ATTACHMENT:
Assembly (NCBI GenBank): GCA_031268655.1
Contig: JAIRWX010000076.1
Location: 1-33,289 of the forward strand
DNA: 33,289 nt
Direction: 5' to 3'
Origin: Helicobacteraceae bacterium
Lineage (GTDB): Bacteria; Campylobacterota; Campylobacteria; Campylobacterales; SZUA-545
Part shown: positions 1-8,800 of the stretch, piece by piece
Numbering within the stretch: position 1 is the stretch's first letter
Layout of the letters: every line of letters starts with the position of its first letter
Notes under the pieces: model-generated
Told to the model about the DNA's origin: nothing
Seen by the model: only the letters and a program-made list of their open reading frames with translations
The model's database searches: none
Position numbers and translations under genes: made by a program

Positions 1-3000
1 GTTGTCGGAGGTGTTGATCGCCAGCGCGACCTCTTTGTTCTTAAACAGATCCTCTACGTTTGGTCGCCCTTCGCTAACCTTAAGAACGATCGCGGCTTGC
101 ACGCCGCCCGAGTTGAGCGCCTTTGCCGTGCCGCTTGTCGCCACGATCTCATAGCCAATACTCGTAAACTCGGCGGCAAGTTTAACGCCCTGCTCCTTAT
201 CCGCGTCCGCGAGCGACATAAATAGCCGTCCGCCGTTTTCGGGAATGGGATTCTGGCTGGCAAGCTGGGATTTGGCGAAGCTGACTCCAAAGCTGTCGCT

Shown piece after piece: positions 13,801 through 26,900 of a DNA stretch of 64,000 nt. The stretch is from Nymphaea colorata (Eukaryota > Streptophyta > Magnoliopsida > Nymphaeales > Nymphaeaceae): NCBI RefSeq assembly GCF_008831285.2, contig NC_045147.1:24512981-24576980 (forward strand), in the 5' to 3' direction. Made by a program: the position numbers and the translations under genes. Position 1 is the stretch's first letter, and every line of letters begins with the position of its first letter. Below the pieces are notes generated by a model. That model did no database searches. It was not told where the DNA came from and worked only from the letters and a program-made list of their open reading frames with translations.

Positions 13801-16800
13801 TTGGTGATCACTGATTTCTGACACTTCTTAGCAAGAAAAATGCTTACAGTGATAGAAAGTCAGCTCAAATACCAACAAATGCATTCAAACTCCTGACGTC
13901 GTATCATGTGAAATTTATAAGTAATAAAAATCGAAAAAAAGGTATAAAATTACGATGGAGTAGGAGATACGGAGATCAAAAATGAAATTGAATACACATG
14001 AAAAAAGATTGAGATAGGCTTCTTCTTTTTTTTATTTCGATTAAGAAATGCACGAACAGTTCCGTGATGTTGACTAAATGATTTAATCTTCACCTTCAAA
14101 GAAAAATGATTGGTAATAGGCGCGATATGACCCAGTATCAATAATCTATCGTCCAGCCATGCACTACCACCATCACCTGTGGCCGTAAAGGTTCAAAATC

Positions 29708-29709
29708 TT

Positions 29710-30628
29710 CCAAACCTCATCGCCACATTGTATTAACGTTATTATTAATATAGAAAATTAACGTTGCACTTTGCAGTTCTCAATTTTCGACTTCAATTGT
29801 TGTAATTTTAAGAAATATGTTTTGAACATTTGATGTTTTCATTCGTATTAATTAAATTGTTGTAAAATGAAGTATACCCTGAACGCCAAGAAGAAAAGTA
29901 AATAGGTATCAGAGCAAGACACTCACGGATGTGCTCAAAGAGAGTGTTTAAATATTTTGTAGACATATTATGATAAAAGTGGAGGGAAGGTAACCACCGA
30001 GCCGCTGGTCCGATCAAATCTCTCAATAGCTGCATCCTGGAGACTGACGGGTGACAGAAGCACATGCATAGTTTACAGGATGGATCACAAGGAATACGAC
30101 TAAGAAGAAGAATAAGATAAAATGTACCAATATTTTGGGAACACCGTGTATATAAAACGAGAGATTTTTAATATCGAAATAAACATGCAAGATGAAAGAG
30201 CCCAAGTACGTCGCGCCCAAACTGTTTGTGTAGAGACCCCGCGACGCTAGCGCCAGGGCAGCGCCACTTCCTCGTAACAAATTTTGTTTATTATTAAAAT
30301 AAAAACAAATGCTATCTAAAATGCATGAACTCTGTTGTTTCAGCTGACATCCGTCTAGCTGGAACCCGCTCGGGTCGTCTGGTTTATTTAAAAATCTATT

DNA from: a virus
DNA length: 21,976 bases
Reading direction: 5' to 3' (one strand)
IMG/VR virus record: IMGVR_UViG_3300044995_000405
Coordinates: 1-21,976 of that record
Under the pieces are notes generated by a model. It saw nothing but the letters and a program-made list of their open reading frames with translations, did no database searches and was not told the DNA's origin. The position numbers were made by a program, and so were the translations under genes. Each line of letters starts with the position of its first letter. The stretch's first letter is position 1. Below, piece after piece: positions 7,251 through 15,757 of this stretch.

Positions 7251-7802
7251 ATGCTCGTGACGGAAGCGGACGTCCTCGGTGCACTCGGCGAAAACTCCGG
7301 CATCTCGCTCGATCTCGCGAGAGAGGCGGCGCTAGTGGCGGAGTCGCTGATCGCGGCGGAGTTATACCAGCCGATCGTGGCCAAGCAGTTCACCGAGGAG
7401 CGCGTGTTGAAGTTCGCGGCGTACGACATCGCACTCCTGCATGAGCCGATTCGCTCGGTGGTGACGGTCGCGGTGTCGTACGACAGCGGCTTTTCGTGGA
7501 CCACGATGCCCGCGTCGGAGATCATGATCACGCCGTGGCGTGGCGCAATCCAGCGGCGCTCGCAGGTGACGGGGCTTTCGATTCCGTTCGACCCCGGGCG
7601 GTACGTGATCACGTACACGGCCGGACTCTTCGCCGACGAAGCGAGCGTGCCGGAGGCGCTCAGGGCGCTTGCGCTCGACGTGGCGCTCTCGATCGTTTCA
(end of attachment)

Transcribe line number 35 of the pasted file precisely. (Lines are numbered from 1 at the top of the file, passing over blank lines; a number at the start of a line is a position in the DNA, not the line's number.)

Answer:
30301 AAAAACAAATGCTATCTAAAATGCATGAACTCTGTTGTTTCAGCTGACATCCGTCTAGCTGGAACCCGCTCGGGTCGTCTGGTTTATTTAAAAATCTATT